by Darcie Duranceau

The Urgent Need for Missing Middle Housing

Indiana’s reputation for affordability masks a hidden truth: beneath the surface lies a housing crisis that is silently squishing the state’s middle class. Although housing costs sit well below the national average of $495,100, very few new homes hit the market for less than $350,000, leaving around two-thirds of Hoosier households out of the conversation.

“Middle-product housing” falls between affordable housing and luxury housing in terms of price point and amenities. According to the Indiana Association of Realtors, in the past year, listings valued at over $350,000 have increased by 19%; meanwhile, middle product listings have virtually stayed the same.

Build Indiana Roots has formed a coalition of business groups and trade associations to tackle the housing crisis facing Hoosiers. They begin by educating the community and lawmakers, advocating for new and improved building and housing policies, and promoting responsible building practices for the good of the community.

“If people would just build [middle housing], we’ll sell it. I have zero doubts there,” says Kyle Morris, Realtor with Talk to Tucker. “You have different generations and demographics that are intertwined with and are impacting one another, and they don’t even know it.”

Changes in lifestyle, buying power, and education are shifting homebuyer interests. In June 2016, average home prices sat at $147,900 during what at the time was being called an “extreme sellers market”. Gen Z was just entering college.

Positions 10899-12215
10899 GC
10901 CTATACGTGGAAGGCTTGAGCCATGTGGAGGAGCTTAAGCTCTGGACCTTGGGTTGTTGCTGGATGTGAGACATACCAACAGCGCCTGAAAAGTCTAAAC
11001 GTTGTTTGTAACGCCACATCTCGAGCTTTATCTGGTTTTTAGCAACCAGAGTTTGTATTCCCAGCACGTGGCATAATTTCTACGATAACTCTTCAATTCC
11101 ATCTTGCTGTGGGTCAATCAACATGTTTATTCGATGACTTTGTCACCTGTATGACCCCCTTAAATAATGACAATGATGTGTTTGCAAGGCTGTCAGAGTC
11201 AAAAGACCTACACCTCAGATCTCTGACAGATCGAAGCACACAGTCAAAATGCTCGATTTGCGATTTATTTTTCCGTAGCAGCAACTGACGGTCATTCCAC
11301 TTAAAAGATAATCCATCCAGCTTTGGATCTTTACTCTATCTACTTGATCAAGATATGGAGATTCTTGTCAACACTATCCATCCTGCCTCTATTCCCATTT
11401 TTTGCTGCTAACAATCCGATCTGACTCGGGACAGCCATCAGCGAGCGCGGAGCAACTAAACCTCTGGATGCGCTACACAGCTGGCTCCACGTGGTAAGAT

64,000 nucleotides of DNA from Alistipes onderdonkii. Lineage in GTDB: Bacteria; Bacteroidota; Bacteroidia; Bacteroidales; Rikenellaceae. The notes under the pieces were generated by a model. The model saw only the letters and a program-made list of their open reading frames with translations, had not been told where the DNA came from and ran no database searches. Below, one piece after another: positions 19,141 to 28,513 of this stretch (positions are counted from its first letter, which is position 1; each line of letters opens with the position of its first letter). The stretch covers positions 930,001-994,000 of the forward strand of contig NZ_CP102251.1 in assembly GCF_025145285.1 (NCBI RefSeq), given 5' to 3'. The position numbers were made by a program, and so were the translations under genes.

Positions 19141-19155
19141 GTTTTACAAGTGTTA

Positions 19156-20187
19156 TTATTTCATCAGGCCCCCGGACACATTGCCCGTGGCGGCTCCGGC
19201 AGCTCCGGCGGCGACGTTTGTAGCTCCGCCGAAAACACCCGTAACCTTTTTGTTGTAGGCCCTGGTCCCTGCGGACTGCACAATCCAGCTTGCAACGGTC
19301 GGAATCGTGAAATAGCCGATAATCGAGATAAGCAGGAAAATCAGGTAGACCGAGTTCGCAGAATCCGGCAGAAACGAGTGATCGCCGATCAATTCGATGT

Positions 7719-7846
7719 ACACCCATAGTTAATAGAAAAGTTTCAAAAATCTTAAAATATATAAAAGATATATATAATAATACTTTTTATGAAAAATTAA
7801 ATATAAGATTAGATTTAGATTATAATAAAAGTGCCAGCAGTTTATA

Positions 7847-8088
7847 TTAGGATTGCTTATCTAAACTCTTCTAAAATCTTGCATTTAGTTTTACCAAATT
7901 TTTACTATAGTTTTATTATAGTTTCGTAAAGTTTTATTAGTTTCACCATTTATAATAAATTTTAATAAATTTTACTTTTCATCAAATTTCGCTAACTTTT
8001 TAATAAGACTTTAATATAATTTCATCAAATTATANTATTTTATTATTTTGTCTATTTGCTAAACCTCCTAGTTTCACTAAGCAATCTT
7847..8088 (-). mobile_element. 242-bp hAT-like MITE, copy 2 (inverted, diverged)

Baby Boomers are looking to downsize in retirement, but are finding there’s nowhere to downsize to. They are competing with first-time homebuyers, and each has different budgets and financing. While there’s been an uptick in 55+ community construction, these properties sell the moment they’re built.

“We don’t have the inventory to keep up with the demand,” says Morris, “I have millennials who are interested in duplexes, but the inventory isn’t there.”

The middle-product housing market is messy because materials are expensive, labor is expensive, and the demand isn’t visible. With so little inventory, the potential buyers are forced to sit back and wait, so we have no real insight of what that population really looks like.

“There are so many people sitting on the sidelines,” says Morris. “There is space in the market for middle housing if someone would just step into it.”

For more information on achievable housing, visit